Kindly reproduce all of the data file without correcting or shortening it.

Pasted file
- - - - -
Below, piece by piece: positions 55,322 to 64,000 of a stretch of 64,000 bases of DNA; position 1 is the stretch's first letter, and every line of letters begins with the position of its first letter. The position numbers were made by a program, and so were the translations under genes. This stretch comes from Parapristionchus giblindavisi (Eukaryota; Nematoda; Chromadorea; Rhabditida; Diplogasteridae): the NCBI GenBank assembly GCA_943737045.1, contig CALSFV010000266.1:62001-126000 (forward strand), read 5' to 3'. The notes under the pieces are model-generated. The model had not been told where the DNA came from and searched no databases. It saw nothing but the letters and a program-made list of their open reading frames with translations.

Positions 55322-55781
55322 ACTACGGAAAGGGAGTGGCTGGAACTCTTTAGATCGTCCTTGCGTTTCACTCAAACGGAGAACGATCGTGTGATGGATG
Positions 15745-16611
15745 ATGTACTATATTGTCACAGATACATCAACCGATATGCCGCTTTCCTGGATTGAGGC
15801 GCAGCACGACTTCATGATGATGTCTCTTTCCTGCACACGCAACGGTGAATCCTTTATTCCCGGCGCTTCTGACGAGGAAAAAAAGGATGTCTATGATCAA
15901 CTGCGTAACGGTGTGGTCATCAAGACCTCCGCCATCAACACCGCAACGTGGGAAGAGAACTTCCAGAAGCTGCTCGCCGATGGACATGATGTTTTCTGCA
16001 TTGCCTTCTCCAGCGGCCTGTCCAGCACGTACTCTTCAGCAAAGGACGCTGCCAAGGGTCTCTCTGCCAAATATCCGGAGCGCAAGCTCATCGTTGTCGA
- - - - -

Below, piece by piece: positions 55,322 to 64,000 of a stretch of 64,000 bases of DNA; position 1 is the stretch's first letter, and every line of letters begins with the position of its first letter. The position numbers were made by a program, and so were the translations under genes. This stretch comes from Parapristionchus giblindavisi (Eukaryota; Nematoda; Chromadorea; Rhabditida; Diplogasteridae): the NCBI GenBank assembly GCA_943737045.1, contig CALSFV010000266.1:62001-126000 (forward strand), read 5' to 3'. The notes under the pieces are model-generated. The model had not been told where the DNA came from and searched no databases. It saw nothing but the letters and a program-made list of their open reading frames with translations.

Positions 55322-55781
55322 ACTACGGAAAGGGAGTGGCTGGAACTCTTTAGATCGTCCTTGCGTTTCACTCAAACGGAGAACGATCGTGTGATGGATG
Positions 15745-16611
15745 ATGTACTATATTGTCACAGATACATCAACCGATATGCCGCTTTCCTGGATTGAGGC
15801 GCAGCACGACTTCATGATGATGTCTCTTTCCTGCACACGCAACGGTGAATCCTTTATTCCCGGCGCTTCTGACGAGGAAAAAAAGGATGTCTATGATCAA
15901 CTGCGTAACGGTGTGGTCATCAAGACCTCCGCCATCAACACCGCAACGTGGGAAGAGAACTTCCAGAAGCTGCTCGCCGATGGACATGATGTTTTCTGCA
16001 TTGCCTTCTCCAGCGGCCTGTCCAGCACGTACTCTTCAGCAAAGGACGCTGCCAAGGGTCTCTCTGCCAAATATCCGGAGCGCAAGCTCATCGTTGTCGA